Despite International Outcry Lula Gives Green Light to Belo Monte Hydroelectric Plant

Indian protestThe president of Brazil, Luiz Inácio Lula da Silva signed Thursday the contracts for the Norte Energia consortium to start construction of a controversial hydroelectric dam in the Amazon basin. 

Environmental and social organizations oppose the Belo Monte hydroelectric plant, which they believe will have disastrous consequences for the region around the town of Altamira in the Amazonian state of Pará.

The contract gives the consortium of 18 firms and investment and pension funds the right to exploit for 35 years the energy potential of the plant, set on the Xingu river.

The facility is scheduled to begin operating by 2015, becoming the third-largest of its kind in the world, while the construction will generate around 20,000 jobs, according to the Brazilian Mining and Energy Ministry.

The government stressed that the original project has been changed to ease its environmental impact, and that the dam associated with the plant has been reduced by 60% so that it does not require flooding areas currently held by indigenous communities.

Despite such assurances, the ceremony attracted protests from a small group of demonstrators gathered outside the presidential palace in Brasília. On their placards, protesters changed the name from Belo Monte (Beautiful Hill) to Belo Monstro (Beautiful Monster) as a satire against the plant.

Demonstrators issued a letter signed by 56 religious, social and environmental organizations including the Roman Catholic Church. The text says the plant will be a “death sentence” for the Xingu River and will displace “thousands of people from their homes.”

“International agreements are being violated, like Convention 169 of the World Labor Organization, the United Nations’ Declaration on the Rights of Indigenous Peoples and the Convention on Biological Diversity,” the letter charges.

It notes that the plant is the object of 15 lawsuits that contest the construction permit issued by the Environment Ministry.

The plant, with a capacity to generate 11,233 megawatts, is expected to cost an estimated US$ 11 billion and is the biggest project of Lula’s infrastructure-based growth acceleration program. But indigenous communities vowed earlier this year to wage “war” on the plant if it is built.

“Belo Monte will dry 100 kilometers of the Xingu, a river which holds three times as many species as the whole of Europe and which feeds thousands of people,” warned Raul Silva Telles of the non- governmental organization Instituto Socioambiental. “In this area there are two indigenous tribes that feed on the river, drink from the river, bathe in the river and sail through the river”.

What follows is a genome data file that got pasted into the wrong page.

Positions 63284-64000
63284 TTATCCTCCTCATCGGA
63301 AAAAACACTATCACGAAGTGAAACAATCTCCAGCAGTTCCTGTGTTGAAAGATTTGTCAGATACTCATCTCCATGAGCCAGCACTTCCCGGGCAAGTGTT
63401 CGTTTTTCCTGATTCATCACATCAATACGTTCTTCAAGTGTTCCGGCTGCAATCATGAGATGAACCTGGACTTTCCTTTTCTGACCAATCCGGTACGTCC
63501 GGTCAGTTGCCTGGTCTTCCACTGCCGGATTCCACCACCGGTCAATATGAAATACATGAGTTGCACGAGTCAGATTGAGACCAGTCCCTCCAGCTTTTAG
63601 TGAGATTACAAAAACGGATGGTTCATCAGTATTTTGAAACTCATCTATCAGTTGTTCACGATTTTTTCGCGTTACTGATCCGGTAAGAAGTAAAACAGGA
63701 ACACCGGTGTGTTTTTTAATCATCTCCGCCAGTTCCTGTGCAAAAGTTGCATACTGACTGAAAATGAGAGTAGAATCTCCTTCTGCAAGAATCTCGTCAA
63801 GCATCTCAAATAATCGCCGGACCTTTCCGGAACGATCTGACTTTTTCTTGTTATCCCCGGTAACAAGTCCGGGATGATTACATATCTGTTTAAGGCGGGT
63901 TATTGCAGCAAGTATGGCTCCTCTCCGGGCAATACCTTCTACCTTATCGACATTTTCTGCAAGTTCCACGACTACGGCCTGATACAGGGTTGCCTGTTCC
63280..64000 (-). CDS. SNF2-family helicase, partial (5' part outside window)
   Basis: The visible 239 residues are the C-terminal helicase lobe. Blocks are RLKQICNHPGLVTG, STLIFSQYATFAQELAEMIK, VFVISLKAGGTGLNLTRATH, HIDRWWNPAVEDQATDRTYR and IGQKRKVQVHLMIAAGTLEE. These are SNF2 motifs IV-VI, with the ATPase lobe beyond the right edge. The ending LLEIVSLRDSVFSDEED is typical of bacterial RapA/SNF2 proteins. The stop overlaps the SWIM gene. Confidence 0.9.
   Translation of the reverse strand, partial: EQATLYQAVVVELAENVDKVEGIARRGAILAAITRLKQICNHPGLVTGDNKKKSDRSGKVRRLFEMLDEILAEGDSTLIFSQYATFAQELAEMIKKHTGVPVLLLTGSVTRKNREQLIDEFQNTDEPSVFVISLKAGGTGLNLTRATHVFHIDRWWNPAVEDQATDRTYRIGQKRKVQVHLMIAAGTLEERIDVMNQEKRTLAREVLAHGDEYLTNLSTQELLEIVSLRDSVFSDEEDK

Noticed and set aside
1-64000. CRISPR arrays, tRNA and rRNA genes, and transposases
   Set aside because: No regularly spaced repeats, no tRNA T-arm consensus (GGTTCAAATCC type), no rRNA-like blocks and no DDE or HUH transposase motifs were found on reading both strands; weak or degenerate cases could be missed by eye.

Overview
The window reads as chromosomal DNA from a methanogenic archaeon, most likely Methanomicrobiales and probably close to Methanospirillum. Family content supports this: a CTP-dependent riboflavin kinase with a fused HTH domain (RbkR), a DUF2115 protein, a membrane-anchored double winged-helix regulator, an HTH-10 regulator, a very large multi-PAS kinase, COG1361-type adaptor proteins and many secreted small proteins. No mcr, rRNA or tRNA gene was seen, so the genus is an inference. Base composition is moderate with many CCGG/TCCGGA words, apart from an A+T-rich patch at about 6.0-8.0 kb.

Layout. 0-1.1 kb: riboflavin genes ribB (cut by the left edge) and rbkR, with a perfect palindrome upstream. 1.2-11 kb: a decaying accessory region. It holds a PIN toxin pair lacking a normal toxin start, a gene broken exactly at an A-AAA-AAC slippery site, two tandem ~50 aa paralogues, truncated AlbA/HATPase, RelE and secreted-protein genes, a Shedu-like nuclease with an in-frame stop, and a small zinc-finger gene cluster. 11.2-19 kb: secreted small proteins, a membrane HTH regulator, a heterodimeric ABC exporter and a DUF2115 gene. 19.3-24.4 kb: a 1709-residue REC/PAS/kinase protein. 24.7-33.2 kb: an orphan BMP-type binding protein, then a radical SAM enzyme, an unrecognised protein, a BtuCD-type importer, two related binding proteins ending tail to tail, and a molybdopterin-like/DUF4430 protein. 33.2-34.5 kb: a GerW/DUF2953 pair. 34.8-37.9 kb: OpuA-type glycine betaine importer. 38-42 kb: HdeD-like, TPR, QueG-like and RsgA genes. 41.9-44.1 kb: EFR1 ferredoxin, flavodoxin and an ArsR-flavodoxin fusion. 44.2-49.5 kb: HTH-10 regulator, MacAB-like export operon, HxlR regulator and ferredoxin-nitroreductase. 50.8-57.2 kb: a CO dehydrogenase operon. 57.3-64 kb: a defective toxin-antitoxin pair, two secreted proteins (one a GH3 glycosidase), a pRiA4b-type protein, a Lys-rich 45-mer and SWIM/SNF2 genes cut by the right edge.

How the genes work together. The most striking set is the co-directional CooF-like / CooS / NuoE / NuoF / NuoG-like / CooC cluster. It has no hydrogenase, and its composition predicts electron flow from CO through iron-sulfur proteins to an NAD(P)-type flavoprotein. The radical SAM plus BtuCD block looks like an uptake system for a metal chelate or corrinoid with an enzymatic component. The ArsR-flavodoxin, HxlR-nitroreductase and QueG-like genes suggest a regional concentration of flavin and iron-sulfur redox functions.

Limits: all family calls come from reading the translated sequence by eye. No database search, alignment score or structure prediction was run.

• Show Comments (2)

  • DU 48

    Belo Monte- Lula’s worst nightmare
    Washington Novaes, one of the few journalists with sound environmental credentials, writes in the Estado newspaper today. Below is an extract from his column.
    Sobering thoughts for everybody living in Brazil.

    Ao mesmo tempo, entretanto, o Ministério do Meio Ambiente anuncia que vai rever o processo de licenciamento ambiental para obras de infraestrutura, com o propósito de chegar a “licenciamentos mais rápidos e eliminar exigências desnecessárias” – como se o retardamento das licenças não se devesse muito mais aos problemas gerados pelos empreendimentos e à insuficiência dos respectivos estudos de impacto ambiental. Na verdade, bastaria que os licenciadores aplicassem um artigo da Resolução 1/86 do Conselho Nacional de Meio Ambiente – que manda examinar antes de tudo se não há alternativas menos problemáticas – para negar a licença.

    Um desses casos poderia ser exatamente o da Hidrelétrica de Belo Monte, no Rio Xingu, cujo contrato com as empresas construtoras o presidente da República assinou na semana passada, antes mesmo de concedida a licença de instalação – o que não deveria ocorrer. Uma usina combatida por centenas de instituições e considerada, na revista do Instituto de Engenharia de São Paulo (Estado, 27/8), “uma vergonha”.

  • Mertin

    You can rest assured that Brazil’s culture of fatalist Catholic superstition, and love of thugs who steal public money, will decimate the country ecologically. Not a week goes by without a story of some mayor somewhere selling a couple of hundred thousand hectares of virgin public forest to crooked partner.

    In twenty years time the rains in the north will be reducing and these large hydroelectric projects will be silting up with erosion of vast treeless expanses.

    It’s a great pity that, worldwide, Catholic culture has never come to terms with and intellectual concept more sophisticated than short term environmental rape.

    From the Maltese shooting at migratory bird that passes overhead to working against protection of the dwindling tuna stocks… Mafia dumping rubbish at tourist sites like the Blue Grotto to Brazilians burning public forests to plant soya and then let loose European cattle on poor eroding pasture… Brazilians burning the world’s most expensive timber to plant eucalyptus, the world’s cheapest to Brazilian mayors selling public forests to their friends.

    It is a great shame that Catholics colonised Central and South America… they turned pristine environments into thug playgrounds… and now the sand in the playpen is running out.

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